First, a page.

March 18, 2012

Richard Evans strikes again

The New Statesman carries a scathing review of A.N. Wilson's latest biography of Hitler by Richard Evans. Evans notes a number of errors that Wilson makes- I'll leave you to discover them in the review- and scornfully remarks that Wilson knows no more than the casual reader of popular biographies. The Professor sniffily comments that the journalist knows no German. Evans's critique is no doubt accurate: he increasingly sees his role as guarding the preserve of the second world war from charlatans and miscreants and has performed a vital role in doing this.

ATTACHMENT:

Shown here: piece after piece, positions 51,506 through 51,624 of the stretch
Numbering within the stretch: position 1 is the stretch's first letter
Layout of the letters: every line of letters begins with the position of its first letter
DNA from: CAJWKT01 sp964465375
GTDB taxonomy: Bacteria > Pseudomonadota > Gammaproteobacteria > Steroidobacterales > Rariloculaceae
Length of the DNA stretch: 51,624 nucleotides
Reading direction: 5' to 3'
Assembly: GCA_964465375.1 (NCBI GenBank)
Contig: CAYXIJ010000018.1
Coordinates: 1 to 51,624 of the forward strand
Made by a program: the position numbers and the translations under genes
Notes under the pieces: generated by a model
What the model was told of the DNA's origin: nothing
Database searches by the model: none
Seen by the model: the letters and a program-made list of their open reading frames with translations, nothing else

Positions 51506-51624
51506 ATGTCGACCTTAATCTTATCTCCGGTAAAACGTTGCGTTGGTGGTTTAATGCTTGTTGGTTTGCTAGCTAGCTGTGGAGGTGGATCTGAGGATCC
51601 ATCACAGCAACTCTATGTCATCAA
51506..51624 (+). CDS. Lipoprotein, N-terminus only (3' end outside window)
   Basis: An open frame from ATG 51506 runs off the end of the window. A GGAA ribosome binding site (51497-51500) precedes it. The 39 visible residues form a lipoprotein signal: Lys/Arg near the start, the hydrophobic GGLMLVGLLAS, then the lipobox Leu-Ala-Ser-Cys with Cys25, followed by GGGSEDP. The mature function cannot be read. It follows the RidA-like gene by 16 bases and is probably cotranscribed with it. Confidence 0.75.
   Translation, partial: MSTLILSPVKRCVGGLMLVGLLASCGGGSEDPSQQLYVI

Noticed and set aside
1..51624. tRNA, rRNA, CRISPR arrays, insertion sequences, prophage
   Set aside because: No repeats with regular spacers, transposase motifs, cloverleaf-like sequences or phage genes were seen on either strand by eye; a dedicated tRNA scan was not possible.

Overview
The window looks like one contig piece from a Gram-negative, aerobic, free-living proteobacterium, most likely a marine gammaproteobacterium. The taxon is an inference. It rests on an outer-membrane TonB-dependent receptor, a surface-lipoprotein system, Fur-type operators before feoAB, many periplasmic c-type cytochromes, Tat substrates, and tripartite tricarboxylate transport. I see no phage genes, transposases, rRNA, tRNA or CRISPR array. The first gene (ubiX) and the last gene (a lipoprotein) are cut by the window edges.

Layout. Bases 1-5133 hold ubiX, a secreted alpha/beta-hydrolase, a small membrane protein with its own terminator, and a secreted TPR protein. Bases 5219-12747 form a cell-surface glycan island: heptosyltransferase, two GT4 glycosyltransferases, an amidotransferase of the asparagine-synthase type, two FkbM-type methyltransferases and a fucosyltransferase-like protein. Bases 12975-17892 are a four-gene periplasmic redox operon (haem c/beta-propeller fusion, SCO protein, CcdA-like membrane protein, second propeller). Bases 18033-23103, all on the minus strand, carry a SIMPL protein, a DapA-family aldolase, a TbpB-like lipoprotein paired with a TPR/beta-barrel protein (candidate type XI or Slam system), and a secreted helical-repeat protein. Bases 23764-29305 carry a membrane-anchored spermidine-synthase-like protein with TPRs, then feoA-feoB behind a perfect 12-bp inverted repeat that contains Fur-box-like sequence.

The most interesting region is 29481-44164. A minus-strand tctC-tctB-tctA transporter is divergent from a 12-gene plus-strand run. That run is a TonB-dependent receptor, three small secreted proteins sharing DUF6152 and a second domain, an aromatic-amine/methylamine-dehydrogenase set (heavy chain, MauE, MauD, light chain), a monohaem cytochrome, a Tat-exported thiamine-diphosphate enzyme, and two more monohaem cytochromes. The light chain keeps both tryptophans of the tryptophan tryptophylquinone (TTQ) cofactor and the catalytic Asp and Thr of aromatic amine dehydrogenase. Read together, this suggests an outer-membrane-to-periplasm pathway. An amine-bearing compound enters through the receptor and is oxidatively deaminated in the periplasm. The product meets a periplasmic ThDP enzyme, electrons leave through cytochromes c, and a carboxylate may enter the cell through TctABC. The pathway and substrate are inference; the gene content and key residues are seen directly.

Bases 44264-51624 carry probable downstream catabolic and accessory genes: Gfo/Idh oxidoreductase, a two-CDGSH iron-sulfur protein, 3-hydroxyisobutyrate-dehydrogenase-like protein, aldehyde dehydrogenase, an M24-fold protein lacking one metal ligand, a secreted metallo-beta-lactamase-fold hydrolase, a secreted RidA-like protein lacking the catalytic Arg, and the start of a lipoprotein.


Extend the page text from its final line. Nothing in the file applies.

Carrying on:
It is important because the work of charlatans can remain in the public mind- can become a version of truth out there in the real world. Someone out there in the real world will read Wilson's book and believe that this is what there is to say about Hitler. There are uncountable books which have had that kind of effect: every Waterstones for years was festooned with a book called 1421- read a review here and see what you think of that particular marketting decision! Historical untruths have distorting effects politically (is that necessary to even mention now?) and there is an important utility in citizens within a democratic state knowing the truth about the past. Reviews like Evans's though are good things because they show how one can debunk lazy work: they are examples of good reasoning for us to follow in making our own arguments.